6:00 p.m. EDT update: Mother nature overruled MLB.
Tonight’s game between the Dodgers and Nationals in D.C. is again off, the Nationals announced. A split doubleheader will be played Thursday.
Both teams had agreed to call it off hours ago, but MLB intervened and insisted that the Nationals wait before calling it. With the forecast for the game still looking terrible, the Nationals got permission to postpone the game just before 6 p.m. local time.
The Dodgers announced this afternoon that Wednesday night’s game against the Nationals in D.C. had been postponed due to rain and would be made up as part of a doubleheader Thursday. Nats manager Davey Johnson confirmed it, and players tweeted to the same effect.
But the game is, for the moment anyway, still on. The Washington Post’s Adam Kilgore reports that MLB stepped in and ordered the Nationals to try to get the game in tonight.
Kilgore adds that GM Mike Rizzo has been in communication with Joe Torre in the league office about the situation. Apparently, MLB is none too happy with some of the early calls on rainouts lately, even though the early calls make it easier for fans set to go to the game.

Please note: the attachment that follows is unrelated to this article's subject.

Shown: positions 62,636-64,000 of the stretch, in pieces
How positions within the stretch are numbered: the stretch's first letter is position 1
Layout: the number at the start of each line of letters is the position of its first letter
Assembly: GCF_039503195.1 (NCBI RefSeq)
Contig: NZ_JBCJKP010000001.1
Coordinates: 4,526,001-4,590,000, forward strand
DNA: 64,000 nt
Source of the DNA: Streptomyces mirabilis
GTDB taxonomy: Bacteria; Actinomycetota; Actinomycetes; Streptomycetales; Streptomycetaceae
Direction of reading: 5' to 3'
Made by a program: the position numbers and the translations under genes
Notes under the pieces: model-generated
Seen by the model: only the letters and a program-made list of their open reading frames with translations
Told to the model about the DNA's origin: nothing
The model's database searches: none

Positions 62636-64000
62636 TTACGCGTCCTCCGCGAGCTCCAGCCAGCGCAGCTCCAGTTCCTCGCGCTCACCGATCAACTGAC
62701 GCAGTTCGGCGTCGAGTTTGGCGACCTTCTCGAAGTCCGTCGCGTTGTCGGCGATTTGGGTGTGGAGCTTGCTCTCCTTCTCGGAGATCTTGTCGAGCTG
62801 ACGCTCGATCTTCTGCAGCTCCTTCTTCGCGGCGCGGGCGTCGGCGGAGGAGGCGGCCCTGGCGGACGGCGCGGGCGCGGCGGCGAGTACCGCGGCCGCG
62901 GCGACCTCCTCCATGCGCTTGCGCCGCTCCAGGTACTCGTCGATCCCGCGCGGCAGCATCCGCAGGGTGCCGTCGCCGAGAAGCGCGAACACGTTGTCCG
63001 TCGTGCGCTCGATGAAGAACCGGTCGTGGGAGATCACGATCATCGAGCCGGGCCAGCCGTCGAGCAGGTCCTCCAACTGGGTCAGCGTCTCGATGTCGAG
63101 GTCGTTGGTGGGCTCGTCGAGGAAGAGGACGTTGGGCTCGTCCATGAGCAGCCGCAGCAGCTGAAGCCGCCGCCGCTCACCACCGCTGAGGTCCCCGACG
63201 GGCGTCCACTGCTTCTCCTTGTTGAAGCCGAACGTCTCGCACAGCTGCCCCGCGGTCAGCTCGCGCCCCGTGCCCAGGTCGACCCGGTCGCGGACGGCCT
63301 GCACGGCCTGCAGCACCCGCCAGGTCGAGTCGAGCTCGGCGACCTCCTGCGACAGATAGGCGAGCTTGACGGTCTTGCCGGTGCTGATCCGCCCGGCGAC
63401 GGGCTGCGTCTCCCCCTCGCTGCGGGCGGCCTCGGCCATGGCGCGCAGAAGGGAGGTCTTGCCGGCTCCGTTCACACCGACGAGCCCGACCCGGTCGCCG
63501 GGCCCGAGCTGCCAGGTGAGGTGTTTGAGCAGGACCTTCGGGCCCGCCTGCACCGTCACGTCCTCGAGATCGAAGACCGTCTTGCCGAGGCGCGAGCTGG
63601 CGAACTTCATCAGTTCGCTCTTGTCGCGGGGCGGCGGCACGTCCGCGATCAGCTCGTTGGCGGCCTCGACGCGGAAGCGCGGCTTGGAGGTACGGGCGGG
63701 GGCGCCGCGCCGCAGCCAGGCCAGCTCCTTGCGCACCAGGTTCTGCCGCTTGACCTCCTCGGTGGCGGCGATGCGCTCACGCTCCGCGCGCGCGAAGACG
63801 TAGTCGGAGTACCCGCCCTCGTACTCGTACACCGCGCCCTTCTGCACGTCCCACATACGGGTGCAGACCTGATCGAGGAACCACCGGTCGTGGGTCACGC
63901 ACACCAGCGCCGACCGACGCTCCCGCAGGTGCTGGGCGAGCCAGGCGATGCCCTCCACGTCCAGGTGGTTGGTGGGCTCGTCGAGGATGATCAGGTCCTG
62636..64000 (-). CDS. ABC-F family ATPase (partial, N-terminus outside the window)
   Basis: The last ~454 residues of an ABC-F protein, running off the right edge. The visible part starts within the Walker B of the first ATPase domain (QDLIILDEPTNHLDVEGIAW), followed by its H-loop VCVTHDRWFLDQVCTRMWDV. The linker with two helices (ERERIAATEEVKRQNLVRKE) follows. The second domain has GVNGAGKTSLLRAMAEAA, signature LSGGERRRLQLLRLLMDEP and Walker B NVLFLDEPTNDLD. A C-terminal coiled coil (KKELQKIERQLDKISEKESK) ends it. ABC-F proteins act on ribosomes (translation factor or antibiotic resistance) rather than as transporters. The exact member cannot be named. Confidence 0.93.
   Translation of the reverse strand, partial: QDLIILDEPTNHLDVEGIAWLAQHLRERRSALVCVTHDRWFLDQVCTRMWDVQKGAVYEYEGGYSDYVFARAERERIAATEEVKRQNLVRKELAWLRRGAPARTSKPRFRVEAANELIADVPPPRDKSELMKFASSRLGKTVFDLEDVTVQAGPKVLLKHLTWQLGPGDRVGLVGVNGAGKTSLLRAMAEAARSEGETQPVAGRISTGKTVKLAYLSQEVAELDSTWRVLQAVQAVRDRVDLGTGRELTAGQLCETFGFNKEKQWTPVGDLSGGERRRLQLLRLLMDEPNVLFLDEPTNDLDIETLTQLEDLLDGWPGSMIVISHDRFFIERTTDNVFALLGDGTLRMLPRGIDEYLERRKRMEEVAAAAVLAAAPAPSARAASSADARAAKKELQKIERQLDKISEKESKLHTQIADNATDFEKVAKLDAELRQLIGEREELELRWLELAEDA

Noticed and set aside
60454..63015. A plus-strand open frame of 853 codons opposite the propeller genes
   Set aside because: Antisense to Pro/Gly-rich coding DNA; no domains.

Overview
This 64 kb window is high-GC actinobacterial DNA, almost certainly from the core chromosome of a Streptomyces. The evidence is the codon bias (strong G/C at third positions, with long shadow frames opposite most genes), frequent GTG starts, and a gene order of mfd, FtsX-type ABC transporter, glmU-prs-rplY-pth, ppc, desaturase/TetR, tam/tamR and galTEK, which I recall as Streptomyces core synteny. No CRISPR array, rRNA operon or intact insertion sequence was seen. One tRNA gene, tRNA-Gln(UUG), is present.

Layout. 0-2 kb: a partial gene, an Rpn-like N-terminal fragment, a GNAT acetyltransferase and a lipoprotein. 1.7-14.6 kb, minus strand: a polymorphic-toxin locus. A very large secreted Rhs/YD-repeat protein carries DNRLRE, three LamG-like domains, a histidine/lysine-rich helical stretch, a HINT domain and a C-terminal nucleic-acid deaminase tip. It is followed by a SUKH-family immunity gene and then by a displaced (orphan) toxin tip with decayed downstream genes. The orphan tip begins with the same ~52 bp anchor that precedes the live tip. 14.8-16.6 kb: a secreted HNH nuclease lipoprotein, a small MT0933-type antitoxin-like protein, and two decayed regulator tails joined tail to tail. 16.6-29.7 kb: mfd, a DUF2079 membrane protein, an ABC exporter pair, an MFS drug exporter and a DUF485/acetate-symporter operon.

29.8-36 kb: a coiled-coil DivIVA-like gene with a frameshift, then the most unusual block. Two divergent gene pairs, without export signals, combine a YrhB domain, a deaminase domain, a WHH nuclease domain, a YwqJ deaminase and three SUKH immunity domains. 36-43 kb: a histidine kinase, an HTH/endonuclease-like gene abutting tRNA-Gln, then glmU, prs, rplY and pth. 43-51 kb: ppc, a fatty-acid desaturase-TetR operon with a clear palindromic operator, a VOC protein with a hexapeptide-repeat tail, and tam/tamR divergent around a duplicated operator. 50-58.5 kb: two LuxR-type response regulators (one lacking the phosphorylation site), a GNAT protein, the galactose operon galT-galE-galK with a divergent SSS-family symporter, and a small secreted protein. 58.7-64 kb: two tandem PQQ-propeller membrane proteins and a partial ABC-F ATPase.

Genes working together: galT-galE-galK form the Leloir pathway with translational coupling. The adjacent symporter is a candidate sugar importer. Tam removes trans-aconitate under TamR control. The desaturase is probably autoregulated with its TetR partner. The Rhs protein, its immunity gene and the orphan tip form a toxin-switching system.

So, the two sides will at least try to play tonight. Dana Eveland and Chien-Ming Wang are the scheduled starters.
The Cubs’ defense — or lack thereof this year — has been a topic of conversation as it could help explain why the team hasn’t played at the elite level it played at last year.
Manager Joe Maddon tried to go into detail about that but ended up channeling his inner Rex Ryan. Via CSN Chicago’s Patrick Mooney.
If, in the future, Joe Ross ever complains about a lack of run support, point to his first four starts of the 2017 season.
Ross started on April 19 in Atlanta against the Braves, on April 25 in Colorado against the Rockies, on April 30 at home against the Mets, and on May 23 at home against the Mariners. In those games, the Nats’ offense scored 14, 15, 23, and 10 runs respectively for a total of 62 runs, or an average of 15.5 per start. Ross was the pitcher of record for seven, eight, 10, and 10 runs for a total of 35 runs (8.75 runs per start), which would still make him the major league leader in run support by that restrictive standard.
Among qualified starters — Ross did not qualify — entering Tuesday’s action, the Rockies’ Antonio Senzatela led the way according to ESPN, averaging 7.11 runs of support in nine starts. The Rockies scored double-digit runs in only three of those starts, oddly enough.
Per the Nationals, the 62 runs of support for Ross is a major league record in a pitcher’s first four starts of a season.